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Review: breath (Vol. 01)


Manga-ka: Chifumi Ochi
Publisher: Yaoi Generation
Rating: Mature (18+)
Released: December 2008

Synopsis: “Stopping by his favorite bar in Tokyo’s gay district, Yanagi picks up an attractive man, and the two spend a passionate night together. The next morning, however, the stranger proclaims that what they did makes him sick and then bolts from the room. With the weight of confusion and frustration crushing him, Yanagi thinks he’ll never see the man again… until he finds out it’s his good friend’s twin brother, Arata. Even when confronted, Arata refuses to accept what happened that drunken night, so an angry Yanagi comes up with a plan to make Arata his sex slave as punishment… “

Marking the first book released by the fledging, Yaoi Generation, the story of breath begins in a pretty straight-forward manner. Guy goes to bar to find a date for the night, meets an attractive man, takes him to a hotel, gives him a night of pleasure he’ll never forget… and is then is bombarded with insults, slurs and regretful exclamations the following morning. Now what’s a guy to do?

Unfortunately what a guy, a young man by Yanagi in this case, did was meet his one-night stand again and proceed to force himself on him. I feel compelled to share this minor spoiler because non-consensual scenes are something some readers would often prefer to avoid. The ensuing blackmail doesn’t help Yanagi’s case any against the turmoiled, Arata, and yet, still there remains a story with its own admintant charm.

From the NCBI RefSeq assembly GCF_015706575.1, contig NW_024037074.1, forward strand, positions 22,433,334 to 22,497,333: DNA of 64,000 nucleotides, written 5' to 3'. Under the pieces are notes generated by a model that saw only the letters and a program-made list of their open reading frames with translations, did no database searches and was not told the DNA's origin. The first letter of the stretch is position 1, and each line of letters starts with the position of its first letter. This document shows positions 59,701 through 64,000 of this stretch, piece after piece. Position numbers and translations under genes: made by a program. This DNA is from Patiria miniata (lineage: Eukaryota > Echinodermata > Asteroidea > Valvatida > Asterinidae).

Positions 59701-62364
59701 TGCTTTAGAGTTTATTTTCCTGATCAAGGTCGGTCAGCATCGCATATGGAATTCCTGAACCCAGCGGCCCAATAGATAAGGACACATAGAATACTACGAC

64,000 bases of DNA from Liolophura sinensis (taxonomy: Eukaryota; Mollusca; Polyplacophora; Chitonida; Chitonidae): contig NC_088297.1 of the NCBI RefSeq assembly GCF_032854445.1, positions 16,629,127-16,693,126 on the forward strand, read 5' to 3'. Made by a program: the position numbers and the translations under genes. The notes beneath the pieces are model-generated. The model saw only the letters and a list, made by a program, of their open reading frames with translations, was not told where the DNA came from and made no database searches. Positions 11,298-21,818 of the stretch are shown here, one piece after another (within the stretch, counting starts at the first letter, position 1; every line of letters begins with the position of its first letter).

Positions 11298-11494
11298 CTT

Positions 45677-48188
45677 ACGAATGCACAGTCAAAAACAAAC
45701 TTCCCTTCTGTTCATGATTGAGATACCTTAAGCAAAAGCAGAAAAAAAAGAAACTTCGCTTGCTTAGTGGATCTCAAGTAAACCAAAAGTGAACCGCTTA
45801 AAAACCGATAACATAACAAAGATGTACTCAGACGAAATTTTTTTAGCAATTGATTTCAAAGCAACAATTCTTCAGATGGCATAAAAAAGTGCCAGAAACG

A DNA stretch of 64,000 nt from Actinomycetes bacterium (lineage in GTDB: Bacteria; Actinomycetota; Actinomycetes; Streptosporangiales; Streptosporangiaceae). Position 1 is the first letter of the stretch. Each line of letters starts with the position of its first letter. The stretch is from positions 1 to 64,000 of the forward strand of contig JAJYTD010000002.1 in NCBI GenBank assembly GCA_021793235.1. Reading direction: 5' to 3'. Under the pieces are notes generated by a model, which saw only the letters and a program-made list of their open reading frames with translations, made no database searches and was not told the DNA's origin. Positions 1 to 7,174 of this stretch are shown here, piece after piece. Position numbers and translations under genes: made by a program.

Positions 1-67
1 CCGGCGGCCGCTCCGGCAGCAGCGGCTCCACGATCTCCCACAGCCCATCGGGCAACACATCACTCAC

What really helped me enjoy this story was the short inner-monologuing of Yanagi, who is followed for the majority of this first volume. He’s understandly bothered by Arata’s initial reaction after a night of sex that certainly seemed consensual when it happened. His following decision may not have been the best nor sympathetic, but at the very least its easy to see why he sought out a confrontation with Arata in the first place.

Both characters are pretty well fleshed out in this first volume with Yagani as the more laid-back playboy with a mischevious side, and Arata as a fairly timid, socially-awkward young man whose semi-reliance on his more outgoing twin brother makes him hesitant towards accepting things from others. The two were easy to follow and get attached to, and I liked how the story is so patiently paced, without rushing too head long into anything, and leaving a potential growing connection between the two in only its enfancy by the book’s end.

Chifumi Ochi’s artwork helps make this book a worthwhile purchase in its own right. It has a very professional look to it with a well-established style and the artist made some good panel choices that allow the story a smooth transition page-to-page. The few characters were easy to tell apart from eachother and each one was rendered with attractive but distinctly male features. Fans who like it smutty won’t be disappointed either with a fair portion of the book dedicated to diversely angled and uncensored sex scenes that bare all with the well-accustomed flare of yaoi execution.

As breath is also the first book released by this new publisher, I spent a good portion of my time paying attention to Yaoi Generation’s English-edition work, and most of my opinions on it are positive, though also oddly familiar at times.